The Forward Lines

Via HockeyViz

We all know Hall-Hischier-Palmieri would be fine. However, if there was a 2nd most common expectation of the lines this year, it was the TNT line (Travis and the Texans — Coleman & Noesen). However, we arrive at game one and NONE of the three of them are together. Noesen was playing up on the “2nd” line with Zacha and Mojo, Zajac was having his career revived by Miles Wood on line 3, and Coleman was doing his thing on the 4th line.

The 2nd line was surprisingly well-balanced — each of the 3 players got 2 scoring chances according to Natural Stat Trick. If Noesen proves to be able to handle that spot for now, that’s great — I’d suspect he’s merely keeping the seat warm for Jesper Bratt, who will only make the line’s ceiling higher upon return from his fractured jaw.

The 3rd line was the find of the day Wood and Zajac’s games complemented each other very well, and John Quenneville was also there. The guys talked about it with Amanda Stein the game and Miles elaborated here. What you get from those responses (other than that Miles Wood’s smile, voice, and personality are utterly infections #WoodCrushWednesday) is that Zajac is thrilled to have Wood generate the offense with his speed and improving vision/creativity, while Wood called Travis “the smartest player he’s every played with.” Each player makes up for the deficiencies and highlights the strengths of the other.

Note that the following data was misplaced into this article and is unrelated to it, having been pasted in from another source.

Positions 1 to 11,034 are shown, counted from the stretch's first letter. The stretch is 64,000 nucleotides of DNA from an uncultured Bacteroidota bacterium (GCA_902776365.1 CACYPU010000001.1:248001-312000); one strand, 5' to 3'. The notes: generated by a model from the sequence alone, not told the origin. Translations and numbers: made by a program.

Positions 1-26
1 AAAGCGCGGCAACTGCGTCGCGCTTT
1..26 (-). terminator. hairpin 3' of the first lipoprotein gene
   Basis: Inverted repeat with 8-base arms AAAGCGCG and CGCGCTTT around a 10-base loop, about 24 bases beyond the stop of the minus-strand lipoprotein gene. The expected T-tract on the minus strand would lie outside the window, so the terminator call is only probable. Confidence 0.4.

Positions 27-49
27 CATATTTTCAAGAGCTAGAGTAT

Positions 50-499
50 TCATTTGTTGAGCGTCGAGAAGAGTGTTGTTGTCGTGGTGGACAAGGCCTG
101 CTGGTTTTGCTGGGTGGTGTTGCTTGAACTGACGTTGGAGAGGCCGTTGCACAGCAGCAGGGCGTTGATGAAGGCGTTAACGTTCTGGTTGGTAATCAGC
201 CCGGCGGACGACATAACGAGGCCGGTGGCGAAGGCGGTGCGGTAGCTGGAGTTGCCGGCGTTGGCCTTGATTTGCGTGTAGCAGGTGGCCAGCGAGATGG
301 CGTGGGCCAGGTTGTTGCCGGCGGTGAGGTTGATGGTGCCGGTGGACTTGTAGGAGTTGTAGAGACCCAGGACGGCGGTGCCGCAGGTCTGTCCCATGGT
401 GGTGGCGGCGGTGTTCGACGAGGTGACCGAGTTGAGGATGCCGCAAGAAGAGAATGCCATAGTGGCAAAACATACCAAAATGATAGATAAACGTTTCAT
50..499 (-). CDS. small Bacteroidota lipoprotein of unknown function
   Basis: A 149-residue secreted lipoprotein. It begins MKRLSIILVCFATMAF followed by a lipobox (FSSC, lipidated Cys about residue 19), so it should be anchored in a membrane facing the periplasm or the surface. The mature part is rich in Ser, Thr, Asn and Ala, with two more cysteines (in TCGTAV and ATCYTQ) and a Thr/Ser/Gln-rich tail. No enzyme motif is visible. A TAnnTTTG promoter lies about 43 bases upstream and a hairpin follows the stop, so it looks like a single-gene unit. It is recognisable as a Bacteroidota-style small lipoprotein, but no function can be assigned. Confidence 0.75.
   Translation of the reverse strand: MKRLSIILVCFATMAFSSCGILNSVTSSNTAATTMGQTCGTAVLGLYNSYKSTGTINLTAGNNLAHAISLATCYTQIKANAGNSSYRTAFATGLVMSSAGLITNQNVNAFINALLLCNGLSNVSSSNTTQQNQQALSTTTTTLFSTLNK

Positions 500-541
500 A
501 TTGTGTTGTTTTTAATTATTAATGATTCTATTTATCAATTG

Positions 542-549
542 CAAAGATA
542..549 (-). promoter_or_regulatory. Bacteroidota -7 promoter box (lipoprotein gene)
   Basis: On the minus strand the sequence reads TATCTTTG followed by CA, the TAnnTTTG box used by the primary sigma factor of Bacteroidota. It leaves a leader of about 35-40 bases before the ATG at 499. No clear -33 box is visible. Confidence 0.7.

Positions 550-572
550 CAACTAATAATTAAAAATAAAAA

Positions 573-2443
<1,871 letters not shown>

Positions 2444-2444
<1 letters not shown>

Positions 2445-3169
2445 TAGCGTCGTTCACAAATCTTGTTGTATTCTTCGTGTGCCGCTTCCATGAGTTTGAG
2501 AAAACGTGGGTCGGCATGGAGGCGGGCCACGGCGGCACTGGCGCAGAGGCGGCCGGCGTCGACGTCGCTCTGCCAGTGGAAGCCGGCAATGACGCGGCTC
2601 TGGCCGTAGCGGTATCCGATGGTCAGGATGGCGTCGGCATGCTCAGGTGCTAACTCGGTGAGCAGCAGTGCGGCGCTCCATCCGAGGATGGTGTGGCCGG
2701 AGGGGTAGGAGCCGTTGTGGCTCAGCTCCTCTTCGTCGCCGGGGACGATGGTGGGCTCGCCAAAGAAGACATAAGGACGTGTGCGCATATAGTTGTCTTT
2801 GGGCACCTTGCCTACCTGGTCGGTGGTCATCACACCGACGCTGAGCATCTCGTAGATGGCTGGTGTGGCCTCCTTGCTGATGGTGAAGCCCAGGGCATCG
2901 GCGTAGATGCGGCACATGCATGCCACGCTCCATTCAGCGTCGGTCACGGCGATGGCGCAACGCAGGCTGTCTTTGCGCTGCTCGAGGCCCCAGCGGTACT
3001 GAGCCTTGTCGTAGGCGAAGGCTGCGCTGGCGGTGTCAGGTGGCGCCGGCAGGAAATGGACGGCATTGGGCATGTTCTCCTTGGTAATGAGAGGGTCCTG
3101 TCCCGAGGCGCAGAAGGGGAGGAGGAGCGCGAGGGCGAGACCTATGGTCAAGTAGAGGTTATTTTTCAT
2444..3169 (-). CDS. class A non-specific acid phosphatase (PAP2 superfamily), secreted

The 4th line was just okay. I expect that Dea and Coleman will be trading off being complete nuisances to opposing teams, while Boyle will continue to be ridden for his faceoffs and physicality. Dea actually was one of only two players (Nico) that had 2 high-danger chances. That reminds me of what Coleman did last year and I think they have the potential to find really good chemistry.

All-in-all, despite breaking up what felt like a really well-structured line in the TNT guys, Hynes may have found a way to maximize the impact of each players’ strength. Obviously it’s too early to tell, but what could have been a confusing decision on day one certainly demonstrated, Saturday, the big picture Hynes foresees.

Defensive Pairings

Via HockeyViz

The obvious thing that sticks out like a sore thumb here is Mirco Mueller on the top pairing. He was my “bold prediction” in our season preview.